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I am wondering what kinds of materials that are released by Earth into space due to natural processes.

If possible, what are their approximate rates in kg per day or year?

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Hydrogen and Helium, mainly, at rates of 3000g and 50g per second, respectively. The process is called "Jeans Escape", and is due to the atoms being light enough to gain a significant velocity from radiation. The effect is really small - 3Kg of Hydrogen and 50g of Helium per second is tiny compared to the mass of the atmosphere. Also notice how big a disparity between H and He - He is just 4 times more massive, but is lost at a rate 60 times slower. Most other molecules are too massive to be lost this way.

If you are asking about the future, though, things get interesting. The escape of mass of the atmosphere is due to the sun. When the sun gets significantly brighter, then you will lose many more things. Like water and other massive particles. You can read more about Jeans escape here.

There is one other process that may also happen, but we have no hard evidence for it at this time. A large impact can throw material off of Earth and send it into space. This is how we think the moon formed, so in terms of how much mass - a lot! However, this requires a huge impact, which we haven't had for a while, so there is no "mass per year" number that makes sense. It is thought that maybe Apollo astronauts found one such meteorite.

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    $\begingroup$ +1 slightly related (and currently unanswered): Where does molecular hydrogen in the atmosphere come from? $\endgroup$ – uhoh May 15 at 11:23
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    $\begingroup$ I don't agree with the description of Jeans escape being due to "velocity from radiation" - it's simply that light enough particles in the high-energy tail of the Maxwell-Boltzmann distribution have velocities larger than the escape velocity. There are radiation-induced losses from the solar wind, but this is suppressed on earth by the magnetic field $\endgroup$ – llama May 15 at 17:33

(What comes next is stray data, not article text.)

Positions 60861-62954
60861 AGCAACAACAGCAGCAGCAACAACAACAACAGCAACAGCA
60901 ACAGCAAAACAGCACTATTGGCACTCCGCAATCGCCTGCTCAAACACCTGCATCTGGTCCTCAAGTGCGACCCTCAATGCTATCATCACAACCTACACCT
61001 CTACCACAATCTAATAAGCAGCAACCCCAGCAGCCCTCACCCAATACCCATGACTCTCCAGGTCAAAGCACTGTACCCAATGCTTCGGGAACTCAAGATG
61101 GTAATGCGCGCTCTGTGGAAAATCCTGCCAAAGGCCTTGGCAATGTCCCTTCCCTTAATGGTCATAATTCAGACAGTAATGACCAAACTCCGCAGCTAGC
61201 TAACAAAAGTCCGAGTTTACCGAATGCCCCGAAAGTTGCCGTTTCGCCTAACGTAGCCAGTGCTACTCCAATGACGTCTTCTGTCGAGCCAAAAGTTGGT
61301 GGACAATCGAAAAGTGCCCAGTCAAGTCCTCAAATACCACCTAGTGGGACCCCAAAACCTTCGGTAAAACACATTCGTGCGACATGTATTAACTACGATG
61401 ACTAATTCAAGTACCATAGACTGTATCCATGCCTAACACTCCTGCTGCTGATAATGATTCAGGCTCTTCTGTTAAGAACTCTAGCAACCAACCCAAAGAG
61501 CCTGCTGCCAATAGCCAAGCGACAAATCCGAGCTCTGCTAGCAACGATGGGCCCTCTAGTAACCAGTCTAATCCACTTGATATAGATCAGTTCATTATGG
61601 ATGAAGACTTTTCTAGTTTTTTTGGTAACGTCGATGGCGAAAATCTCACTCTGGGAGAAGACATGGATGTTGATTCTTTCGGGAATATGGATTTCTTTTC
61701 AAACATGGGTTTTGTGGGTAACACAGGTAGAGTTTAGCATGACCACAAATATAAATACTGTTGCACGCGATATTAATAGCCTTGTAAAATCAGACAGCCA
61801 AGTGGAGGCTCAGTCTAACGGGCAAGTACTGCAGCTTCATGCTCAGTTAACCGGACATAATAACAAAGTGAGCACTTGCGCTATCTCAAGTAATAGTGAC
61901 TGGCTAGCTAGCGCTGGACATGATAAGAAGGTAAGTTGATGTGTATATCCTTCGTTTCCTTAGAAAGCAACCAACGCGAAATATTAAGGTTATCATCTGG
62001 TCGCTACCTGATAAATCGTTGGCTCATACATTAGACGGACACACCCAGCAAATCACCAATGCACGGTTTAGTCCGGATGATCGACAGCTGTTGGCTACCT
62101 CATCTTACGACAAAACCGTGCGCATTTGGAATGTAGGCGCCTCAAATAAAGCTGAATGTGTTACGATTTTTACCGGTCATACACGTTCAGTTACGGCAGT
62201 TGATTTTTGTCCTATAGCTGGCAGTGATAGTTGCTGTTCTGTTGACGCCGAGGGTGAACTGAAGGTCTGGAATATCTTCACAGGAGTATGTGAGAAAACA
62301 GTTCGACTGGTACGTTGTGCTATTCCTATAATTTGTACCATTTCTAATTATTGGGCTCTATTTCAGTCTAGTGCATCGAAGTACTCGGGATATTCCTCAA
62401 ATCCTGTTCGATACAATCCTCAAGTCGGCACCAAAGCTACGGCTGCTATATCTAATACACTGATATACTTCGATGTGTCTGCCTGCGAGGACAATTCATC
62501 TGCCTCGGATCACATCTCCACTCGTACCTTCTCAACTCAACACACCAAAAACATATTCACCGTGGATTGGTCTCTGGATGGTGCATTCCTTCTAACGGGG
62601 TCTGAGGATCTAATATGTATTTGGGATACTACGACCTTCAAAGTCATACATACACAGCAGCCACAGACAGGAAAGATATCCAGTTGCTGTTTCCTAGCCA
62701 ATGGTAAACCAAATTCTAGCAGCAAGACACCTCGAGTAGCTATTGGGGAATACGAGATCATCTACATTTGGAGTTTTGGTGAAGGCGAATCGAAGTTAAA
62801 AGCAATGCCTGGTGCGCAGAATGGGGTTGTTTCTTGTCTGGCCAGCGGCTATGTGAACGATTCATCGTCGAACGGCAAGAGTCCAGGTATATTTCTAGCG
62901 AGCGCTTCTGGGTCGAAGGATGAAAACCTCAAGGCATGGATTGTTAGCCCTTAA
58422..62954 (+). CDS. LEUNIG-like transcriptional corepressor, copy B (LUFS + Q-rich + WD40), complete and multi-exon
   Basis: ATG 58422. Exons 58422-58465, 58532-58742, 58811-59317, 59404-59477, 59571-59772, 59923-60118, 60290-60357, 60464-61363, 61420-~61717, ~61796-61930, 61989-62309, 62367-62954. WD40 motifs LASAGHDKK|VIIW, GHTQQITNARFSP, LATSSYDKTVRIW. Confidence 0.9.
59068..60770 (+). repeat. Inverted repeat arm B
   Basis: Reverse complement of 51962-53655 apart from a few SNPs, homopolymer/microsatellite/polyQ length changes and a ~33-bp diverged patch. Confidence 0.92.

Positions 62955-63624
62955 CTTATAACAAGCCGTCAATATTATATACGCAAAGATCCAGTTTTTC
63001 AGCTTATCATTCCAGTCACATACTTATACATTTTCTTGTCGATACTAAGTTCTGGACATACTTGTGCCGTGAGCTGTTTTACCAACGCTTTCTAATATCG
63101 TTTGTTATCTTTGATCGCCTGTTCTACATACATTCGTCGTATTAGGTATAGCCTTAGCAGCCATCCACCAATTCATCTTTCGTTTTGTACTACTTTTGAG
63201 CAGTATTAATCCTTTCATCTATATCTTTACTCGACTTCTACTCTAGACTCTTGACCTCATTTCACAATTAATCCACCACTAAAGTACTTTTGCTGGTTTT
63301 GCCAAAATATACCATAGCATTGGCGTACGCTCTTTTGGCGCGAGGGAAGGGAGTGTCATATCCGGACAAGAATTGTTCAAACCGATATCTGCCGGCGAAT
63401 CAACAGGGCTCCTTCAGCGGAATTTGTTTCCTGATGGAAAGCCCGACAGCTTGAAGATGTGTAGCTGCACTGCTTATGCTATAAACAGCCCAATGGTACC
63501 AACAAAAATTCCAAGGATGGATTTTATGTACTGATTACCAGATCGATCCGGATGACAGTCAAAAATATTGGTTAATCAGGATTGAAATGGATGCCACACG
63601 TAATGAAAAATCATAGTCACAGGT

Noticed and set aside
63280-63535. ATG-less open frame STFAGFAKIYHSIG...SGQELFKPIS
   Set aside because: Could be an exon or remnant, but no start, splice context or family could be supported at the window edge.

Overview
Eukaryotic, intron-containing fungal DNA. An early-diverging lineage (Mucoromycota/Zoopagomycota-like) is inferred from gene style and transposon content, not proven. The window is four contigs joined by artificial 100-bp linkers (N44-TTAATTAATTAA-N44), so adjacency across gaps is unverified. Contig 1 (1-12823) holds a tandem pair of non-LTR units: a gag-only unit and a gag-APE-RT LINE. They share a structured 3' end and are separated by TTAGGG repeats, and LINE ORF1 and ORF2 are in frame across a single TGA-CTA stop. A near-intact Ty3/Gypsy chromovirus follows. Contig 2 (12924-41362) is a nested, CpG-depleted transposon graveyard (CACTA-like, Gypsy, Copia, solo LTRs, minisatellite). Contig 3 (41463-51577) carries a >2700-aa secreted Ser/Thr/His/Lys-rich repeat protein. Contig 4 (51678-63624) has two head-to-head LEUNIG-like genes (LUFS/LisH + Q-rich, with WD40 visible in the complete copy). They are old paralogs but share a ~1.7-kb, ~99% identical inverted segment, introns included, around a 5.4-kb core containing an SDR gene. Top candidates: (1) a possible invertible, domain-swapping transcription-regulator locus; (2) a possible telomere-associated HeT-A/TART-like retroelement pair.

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    $\begingroup$ @llama while the layers of atoms that make up the top layers of the atmosphere are mostly transparent to visible light, they can be heated by UV and X-rays and probably protons from the Sun, e.g. ionizing radiation. When this happens the high energy tail of the Maxwell-Boltzmann distribution moves out to higher energy and therefore higher velocity. You are both right. This is why the profile of pressure versus altitude is so different during high solar activity versus low activity, and why satellites loose altitude much faster when the Sun is active. $\endgroup$ – uhoh May 15 at 17:50
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    $\begingroup$ @llama See Which LEO satellite lost over 30 km of altitude in the geomagnetic storm of 13-14 March 1989? though it really wasn't anywhere near 30 km. Also see the answer(s) to What are the causes of these episodes of faster than average altitude loss by the ISS? (spoiler alert: it correlates with increased atmospheric pressure at high altitude (400 km!) due to solar activity). $\endgroup$ – uhoh May 15 at 17:56

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